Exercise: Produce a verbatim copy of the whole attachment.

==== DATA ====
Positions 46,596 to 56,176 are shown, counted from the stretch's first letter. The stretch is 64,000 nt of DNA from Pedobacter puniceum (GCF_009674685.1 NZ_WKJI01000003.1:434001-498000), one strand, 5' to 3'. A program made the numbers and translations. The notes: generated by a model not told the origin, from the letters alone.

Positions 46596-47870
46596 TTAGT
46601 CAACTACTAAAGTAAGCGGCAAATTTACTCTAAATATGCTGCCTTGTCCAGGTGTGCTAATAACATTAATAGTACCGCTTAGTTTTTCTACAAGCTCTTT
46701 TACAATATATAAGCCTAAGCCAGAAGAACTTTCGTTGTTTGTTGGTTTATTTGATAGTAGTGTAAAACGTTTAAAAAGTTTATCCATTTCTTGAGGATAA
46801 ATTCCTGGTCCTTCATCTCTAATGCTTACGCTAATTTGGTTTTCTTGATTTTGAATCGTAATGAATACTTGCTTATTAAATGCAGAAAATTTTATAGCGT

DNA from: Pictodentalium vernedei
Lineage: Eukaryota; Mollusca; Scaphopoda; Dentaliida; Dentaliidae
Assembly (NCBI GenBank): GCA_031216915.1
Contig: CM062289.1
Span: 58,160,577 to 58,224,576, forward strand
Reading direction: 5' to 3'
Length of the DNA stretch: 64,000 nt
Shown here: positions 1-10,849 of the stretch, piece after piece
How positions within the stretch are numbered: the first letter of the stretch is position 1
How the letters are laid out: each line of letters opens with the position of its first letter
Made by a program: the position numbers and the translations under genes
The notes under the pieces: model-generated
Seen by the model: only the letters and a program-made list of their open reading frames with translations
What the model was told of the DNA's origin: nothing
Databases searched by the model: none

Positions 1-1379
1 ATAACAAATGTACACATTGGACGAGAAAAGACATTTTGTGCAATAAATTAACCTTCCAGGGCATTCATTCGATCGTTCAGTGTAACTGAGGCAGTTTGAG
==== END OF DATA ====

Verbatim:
Positions 46,596 to 56,176 are shown, counted from the stretch's first letter. The stretch is 64,000 nt of DNA from Pedobacter puniceum (GCF_009674685.1 NZ_WKJI01000003.1:434001-498000), one strand, 5' to 3'. A program made the numbers and translations. The notes: generated by a model not told the origin, from the letters alone.

Positions 46596-47870
46596 TTAGT
46601 CAACTACTAAAGTAAGCGGCAAATTTACTCTAAATATGCTGCCTTGTCCAGGTGTGCTAATAACATTAATAGTACCGCTTAGTTTTTCTACAAGCTCTTT
46701 TACAATATATAAGCCTAAGCCAGAAGAACTTTCGTTGTTTGTTGGTTTATTTGATAGTAGTGTAAAACGTTTAAAAAGTTTATCCATTTCTTGAGGATAA
46801 ATTCCTGGTCCTTCATCTCTAATGCTTACGCTAATTTGGTTTTCTTGATTTTGAATCGTAATGAATACTTGCTTATTAAATGCAGAAAATTTTATAGCGT

DNA from: Pictodentalium vernedei
Lineage: Eukaryota; Mollusca; Scaphopoda; Dentaliida; Dentaliidae
Assembly (NCBI GenBank): GCA_031216915.1
Contig: CM062289.1
Span: 58,160,577 to 58,224,576, forward strand
Reading direction: 5' to 3'
Length of the DNA stretch: 64,000 nt
Shown here: positions 1-10,849 of the stretch, piece after piece
How positions within the stretch are numbered: the first letter of the stretch is position 1
How the letters are laid out: each line of letters opens with the position of its first letter
Made by a program: the position numbers and the translations under genes
The notes under the pieces: model-generated
Seen by the model: only the letters and a program-made list of their open reading frames with translations
What the model was told of the DNA's origin: nothing
Databases searched by the model: none

Positions 1-1379
1 ATAACAAATGTACACATTGGACGAGAAAAGACATTTTGTGCAATAAATTAACCTTCCAGGGCATTCATTCGATCGTTCAGTGTAACTGAGGCAGTTTGAG